We get to the trailhead early and try to make some sense of the complicated instructions on how to get off the mountain. As there are few cars at the trailhead, instead of trying to walk the 10-mile road walk along a dirt road, we decide to do the next best thing: sit down and wait.
As we wait a car drives up with two guys inside, looking like they’re about to go hiking. We instantly strike up a conversation, hoping to somehow yogi a ride back down. As they realize they might not make it far with the trail closure, they start to think of a plan b. For over two hours we stay close to them and keep a conversation going, hoping they’d decide to turn around and we’d get a ride along with them.
Finally, right before dark, they decide to head back and we get a ride with them. While driving down we’re happy we got the ride as there are several intersections and getting lost would’ve been a real possibility. Also, it would’ve been a pretty boring and long walk.
Once we reach the highway they drop us off and we thank them for the ride. Sadly it’s already dark and too late to hitch. With a quick scoping of our surroundings, we realize our only option is to sleep on the small patch of semi even ground right next to the highway. The patch is barely wide enough for our shelters.
Waiting for someone to pick us up.
Just as we’re getting our shelters up it starts to rain. While my shelter is not fully setup I dash in to take cover from the rain. Soon the wind picks up and I have to go outside in the dark and rain to properly stake down my shelter. Just as I get everything tight the wind really picks up and a thunderstorm swoops over us.
The lightning lights the sky around us and we can see every strike through our shelter walls. We’re happy to be down from the mountain but can’t help but to think if the thunder is going to cause more fires. I soon fall asleep with the sound of thunder and trucks going by every few minutes. Not my favorite camp spot along the PCT.
Date: August 21, 2017
Miles: 29.7 miles (47.8km), from mile 1,752.8 to Christi's Spring at mile 1,782.4.
Health: Need more sleep.
It’s cold when we wake up in the morning and we have to wear our jackets. No-one else is up yet which is strange as everyone was already sleeping when we got here early last night. We fill our bottles from the water source, find our way back to the trail and start walking.
Our morning water source.
The trail goes through a forest and stays cool until the sun comes up and the temperature starts rising again. In the middle of our conversation, Sam suddenly curses out loud – his backpack has failed yet again. It’s the load lifters. Again. We stop to the side of the trail so Sam can fix his pack. This is something that happens every few days. If it’s not the load lifters, it’s the frame, or hip belt, or something else. Definitely not a good advertisement for Zpacks.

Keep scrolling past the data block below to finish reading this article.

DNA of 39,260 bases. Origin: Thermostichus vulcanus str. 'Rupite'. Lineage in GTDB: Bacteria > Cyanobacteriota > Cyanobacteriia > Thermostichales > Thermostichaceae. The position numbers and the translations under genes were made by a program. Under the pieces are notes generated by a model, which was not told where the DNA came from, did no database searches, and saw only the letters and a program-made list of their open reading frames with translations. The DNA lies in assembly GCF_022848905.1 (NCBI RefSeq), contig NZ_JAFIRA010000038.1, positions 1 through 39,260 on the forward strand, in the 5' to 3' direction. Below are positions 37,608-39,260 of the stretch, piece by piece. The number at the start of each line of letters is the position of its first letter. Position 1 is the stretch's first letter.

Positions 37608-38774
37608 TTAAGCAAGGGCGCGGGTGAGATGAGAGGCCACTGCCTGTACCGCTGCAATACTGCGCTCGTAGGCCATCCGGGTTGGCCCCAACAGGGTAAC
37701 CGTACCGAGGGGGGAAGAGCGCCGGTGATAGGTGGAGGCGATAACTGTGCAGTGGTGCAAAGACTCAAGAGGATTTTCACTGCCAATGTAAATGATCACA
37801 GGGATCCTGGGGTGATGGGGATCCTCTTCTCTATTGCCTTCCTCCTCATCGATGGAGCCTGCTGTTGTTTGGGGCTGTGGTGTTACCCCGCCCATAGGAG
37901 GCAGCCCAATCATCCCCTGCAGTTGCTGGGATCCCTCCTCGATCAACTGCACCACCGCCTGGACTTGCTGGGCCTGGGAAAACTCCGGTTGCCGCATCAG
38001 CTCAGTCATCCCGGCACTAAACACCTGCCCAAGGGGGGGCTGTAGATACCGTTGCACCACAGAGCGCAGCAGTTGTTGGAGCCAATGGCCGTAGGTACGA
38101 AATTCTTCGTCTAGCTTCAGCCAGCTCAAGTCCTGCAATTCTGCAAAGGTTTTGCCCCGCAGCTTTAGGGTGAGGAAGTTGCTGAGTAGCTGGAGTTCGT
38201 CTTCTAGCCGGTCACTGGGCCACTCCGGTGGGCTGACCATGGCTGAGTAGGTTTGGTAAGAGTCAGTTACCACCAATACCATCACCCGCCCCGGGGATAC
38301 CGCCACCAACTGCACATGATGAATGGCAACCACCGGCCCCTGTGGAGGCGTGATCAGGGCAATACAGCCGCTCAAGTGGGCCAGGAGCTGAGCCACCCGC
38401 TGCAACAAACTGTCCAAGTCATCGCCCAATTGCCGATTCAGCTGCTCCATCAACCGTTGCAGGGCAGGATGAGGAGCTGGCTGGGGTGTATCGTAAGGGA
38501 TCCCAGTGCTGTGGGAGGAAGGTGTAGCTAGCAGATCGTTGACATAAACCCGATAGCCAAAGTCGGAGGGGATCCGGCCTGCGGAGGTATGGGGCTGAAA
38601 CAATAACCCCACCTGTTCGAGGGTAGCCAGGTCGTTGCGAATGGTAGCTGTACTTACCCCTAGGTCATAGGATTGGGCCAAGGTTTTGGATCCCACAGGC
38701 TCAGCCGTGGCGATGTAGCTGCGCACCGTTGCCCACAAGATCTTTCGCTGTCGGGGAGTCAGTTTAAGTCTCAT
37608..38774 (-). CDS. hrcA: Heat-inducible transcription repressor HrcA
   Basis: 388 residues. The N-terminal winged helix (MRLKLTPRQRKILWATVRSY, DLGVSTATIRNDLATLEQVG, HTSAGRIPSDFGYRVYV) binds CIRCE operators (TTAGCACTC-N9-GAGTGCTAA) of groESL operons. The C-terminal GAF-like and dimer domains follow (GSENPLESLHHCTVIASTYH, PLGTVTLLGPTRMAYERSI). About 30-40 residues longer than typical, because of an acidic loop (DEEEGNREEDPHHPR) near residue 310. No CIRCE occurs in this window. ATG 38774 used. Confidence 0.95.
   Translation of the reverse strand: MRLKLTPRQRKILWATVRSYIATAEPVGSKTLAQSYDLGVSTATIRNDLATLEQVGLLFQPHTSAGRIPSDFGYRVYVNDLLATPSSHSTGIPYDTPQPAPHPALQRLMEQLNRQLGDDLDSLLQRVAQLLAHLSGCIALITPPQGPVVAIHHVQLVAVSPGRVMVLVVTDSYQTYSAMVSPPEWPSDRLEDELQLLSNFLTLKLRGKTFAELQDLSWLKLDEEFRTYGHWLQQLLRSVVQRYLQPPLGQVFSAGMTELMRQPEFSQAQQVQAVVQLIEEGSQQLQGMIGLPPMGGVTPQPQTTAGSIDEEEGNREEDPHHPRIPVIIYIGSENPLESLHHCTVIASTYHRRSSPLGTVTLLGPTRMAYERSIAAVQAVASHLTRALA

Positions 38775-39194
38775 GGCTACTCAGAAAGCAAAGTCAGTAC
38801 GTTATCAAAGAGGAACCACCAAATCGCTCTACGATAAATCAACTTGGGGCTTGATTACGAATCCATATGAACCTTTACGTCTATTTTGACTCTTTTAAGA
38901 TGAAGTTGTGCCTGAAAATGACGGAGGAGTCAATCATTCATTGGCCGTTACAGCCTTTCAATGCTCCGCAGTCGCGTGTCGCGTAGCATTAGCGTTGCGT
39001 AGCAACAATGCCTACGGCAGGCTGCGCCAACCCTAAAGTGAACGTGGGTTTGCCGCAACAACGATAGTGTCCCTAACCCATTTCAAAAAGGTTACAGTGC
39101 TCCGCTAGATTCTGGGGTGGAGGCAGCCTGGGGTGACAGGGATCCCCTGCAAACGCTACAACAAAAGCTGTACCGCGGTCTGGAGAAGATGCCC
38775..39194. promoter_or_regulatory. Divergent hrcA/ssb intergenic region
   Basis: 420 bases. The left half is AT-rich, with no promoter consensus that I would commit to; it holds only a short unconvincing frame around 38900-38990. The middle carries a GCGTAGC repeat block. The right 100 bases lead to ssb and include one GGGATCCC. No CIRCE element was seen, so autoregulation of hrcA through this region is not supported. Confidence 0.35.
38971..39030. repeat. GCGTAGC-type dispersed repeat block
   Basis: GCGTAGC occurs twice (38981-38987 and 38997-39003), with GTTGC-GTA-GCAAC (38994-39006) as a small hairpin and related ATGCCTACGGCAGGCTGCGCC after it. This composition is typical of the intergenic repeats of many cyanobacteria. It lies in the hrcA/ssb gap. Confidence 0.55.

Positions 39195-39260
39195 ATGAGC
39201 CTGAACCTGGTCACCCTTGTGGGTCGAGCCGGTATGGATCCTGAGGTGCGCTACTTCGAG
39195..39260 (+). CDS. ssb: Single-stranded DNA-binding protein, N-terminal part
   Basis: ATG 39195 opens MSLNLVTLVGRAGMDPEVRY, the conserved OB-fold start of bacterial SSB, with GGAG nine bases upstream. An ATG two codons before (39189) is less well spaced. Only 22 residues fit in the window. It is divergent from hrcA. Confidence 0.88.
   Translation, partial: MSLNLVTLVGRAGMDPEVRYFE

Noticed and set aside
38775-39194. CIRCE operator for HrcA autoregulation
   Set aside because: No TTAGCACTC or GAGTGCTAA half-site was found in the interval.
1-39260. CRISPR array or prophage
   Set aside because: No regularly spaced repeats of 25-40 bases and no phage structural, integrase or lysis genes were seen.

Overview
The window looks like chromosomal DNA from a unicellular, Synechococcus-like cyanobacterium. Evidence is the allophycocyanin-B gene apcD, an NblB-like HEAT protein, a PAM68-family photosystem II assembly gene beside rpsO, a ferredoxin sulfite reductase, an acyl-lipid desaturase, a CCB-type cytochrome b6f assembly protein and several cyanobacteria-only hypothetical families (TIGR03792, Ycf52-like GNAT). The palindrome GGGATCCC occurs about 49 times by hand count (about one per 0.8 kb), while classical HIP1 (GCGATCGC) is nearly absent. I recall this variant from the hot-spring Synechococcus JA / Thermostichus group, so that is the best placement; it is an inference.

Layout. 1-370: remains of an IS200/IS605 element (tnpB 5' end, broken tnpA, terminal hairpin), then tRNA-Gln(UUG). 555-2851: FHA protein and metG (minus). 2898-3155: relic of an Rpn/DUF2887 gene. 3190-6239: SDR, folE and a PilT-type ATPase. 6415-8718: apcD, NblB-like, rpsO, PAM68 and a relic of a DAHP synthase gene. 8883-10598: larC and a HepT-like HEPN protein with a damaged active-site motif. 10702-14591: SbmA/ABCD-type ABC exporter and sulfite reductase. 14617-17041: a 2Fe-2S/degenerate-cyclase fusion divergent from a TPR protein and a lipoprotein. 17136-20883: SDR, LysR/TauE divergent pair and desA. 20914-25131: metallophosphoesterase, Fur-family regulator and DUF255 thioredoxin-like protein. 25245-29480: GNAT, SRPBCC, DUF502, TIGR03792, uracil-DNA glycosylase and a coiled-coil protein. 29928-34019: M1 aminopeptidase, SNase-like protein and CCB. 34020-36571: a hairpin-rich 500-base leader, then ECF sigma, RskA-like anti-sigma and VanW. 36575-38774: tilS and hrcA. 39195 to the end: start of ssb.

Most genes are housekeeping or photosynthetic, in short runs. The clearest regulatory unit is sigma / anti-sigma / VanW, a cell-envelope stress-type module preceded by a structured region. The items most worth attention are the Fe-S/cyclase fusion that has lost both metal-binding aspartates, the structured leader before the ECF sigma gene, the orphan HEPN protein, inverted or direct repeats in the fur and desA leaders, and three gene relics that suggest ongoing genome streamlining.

Morning walk through the woods.
While Sam is fixing his pack I head off little further from the trail to take care of some paper business. While digging a hole I notice we’re right next to a forest road. Looking at the map I see the trail wiggles along the road for a long time, basically going right next to it. As the trail is rather boring and slow, we decide to walk on the straight forest road. This way we don’t have to do all the unnecessary loops and wiggles the trail does. The road is also easier to walk on than the narrow trail, allowing us to walk side by side, making talking to each other easier.
Today is kind of a special day as there’s a total solar eclipse happening in a few hours. While the path of the total eclipse is over a hundred miles north, we’re still pretty close to the path. The issue is, we’re currently in a thick forest with barely any view of the sky. Not wanting to miss the eclipse we start hauling ass hoping to either find an open area or reach the next highway hoping to have a view of the eclipse.
With no open areas with a good view of the sky, we make it to the road with only minutes to spare. We take out the eclipse glasses we got a few days earlier and sit next to the road waiting.
As nothing happens I decide to use the time to eat. All of a sudden we notice it’s really quiet and the air gets chillier. Looking around it’s also getting darker – the eclipse has started!
We get back on the road with our glasses and marvel at the sight. We’ve heard the news that the areas on the path of the total eclipse are overcrowded and full of people. We have the entire road to ourselves and there’s not a soul in sight. It’s actually strangely silent as there are no cars on the road and even the birds have gone silent.
Info about the trail closures ahead.
Once the eclipse is over we get back on the trail. There’s a news flyer telling about the fires around Crater Lake and the surrounding areas. It seems most of the PCT in Oregon is on fire and we might not be able to make it all the way to Crater Lake due to trail closure.
Filtering water from a cache for a dry section.
After some time in the forest, we get out and the trail transforms into volcanic rock. While not as bad as what Oregon has coming up, it’s still bad enough and really hurts to walk on. And as we’re not in the shade of the forest anymore, the temperature rises again. I have to stop to recover and get some electrolytes.
I’m not feeling this part at all. At one point I accidentally kick a stick between my feet and the stick rips through my shoe and punches straight to the bones on the side of my feet. I feel like I’m completely done. I’m tired, I’m hot, my shoe’s torn up, my feet hurt, and the trail feels like it’s winning. Being alone in the middle of all this volcanic rock that hurts my feet is the icing on the cake. I have a small meltdown.
Finally, the volcanic rock ends and I reach a road and find Sam sitting in the trees next to a stream on the other side. I curse and vent for a while and Sam just laughs at me. The trail breaks us all at different times, and in different ways, and having someone there to laugh at you and to remind you that it’s going to be okay is crucial.